CEO and Author
Innovation vs. Best Practice – Conflict or Opportunity?
“Best practice” implies doing things in the best possible manner, based on past experience. But we like to think of ourselves as innovators in a dynamic industry – we want to go where no one has gone before. Thus, “best practice” and “innovation” are like oil and water – they don’t easily mix.
How can we, as UX professionals, balance the need for consistency that “best practice” provides, with our on-going mission to improve the quality of our products? How can we create genuine improvements – and when have we been seduced by the evil twins, Fad and Fashion?
“Innovation vs. Best Practice” explores the elements that make up these two ends of the UX spectrum. We’ll take a closer look at the popular definitions of both innovation and best practice – and discover why these are frequently inadequate, misleading, or both. Why is a “standard” not always a “best practice”? And if “invention” can be spontaneous, why is “innovation” always planned?
We’ll also examine some of the worst reasons to innovate, which are also some of the most common, plus the Japanese concept of “chindogu” – “useless innovation.” Perhaps most important of all, we’ll see how User Driven Design helps us avoid harmful innovation in comparison to the more common User Centered Design methodology.
Want to learn the four Laws of Innovation? Want to be able to recognize the three danger signals of Fashion and Fad? Want to know why Jakob Nielsen may be right 37% of the time? See you at UX.LIVE London
About Eric Reiss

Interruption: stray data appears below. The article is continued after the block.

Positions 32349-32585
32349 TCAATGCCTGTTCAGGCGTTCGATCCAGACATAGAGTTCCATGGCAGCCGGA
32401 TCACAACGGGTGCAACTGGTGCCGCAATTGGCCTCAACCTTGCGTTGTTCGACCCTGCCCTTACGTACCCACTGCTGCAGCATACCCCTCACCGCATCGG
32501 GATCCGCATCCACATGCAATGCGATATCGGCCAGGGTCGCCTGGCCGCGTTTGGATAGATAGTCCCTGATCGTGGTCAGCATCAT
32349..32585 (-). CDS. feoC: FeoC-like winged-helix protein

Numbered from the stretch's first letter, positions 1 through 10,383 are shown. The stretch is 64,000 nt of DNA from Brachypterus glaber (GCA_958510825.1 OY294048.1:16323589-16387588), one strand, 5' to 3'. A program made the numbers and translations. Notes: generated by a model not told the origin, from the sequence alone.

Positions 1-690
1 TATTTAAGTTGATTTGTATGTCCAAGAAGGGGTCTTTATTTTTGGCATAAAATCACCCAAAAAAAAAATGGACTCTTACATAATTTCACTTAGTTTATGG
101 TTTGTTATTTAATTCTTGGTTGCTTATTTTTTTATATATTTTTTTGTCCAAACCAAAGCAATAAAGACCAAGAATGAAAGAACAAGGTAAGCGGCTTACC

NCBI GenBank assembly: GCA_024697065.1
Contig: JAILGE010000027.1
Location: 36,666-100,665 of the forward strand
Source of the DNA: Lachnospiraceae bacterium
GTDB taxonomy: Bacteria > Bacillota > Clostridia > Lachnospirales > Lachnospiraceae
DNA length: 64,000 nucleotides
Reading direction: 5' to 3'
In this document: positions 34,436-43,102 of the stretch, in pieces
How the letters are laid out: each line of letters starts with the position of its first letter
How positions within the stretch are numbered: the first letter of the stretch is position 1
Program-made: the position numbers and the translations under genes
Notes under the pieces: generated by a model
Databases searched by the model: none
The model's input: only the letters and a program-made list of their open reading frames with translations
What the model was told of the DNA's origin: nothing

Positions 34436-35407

Eric Reiss has held a wide range of eclectic jobs: piano player (in a house of ill-repute), senior copywriter (in an ad-house of ill-repute), player-piano repairman, adventure- game creator, and stage director. His experiences have served him admirably as a designer, content strategist, information architect, and usability “expert” - although he can’t explain exactly how.
Eric has been actively and successfully involved in service-design projects since 1985. He was part of the team that made Scandinavian Airlines “Airline of the Year” in 1985. And a few years later, he worked with British Airways to accomplish the same thing following their privatization. Later, his service design techniques were used to train over 3500 civil servants throughout the European Community.
In more mundane lives, Eric has been a two-term president of the Information Architecture Institute and Professor of Usability and Design at IE Business School in Madrid, Spain. Today, Eric is CEO of the FatDUX Group in Copenhagen, Denmark, a leading UX company with offices and associates in over a dozen cities worldwide. He also has several books to his credit, including the best-selling “Usable Usability,” which is now available in five languages. You’ll find him on Twitter at @elreiss.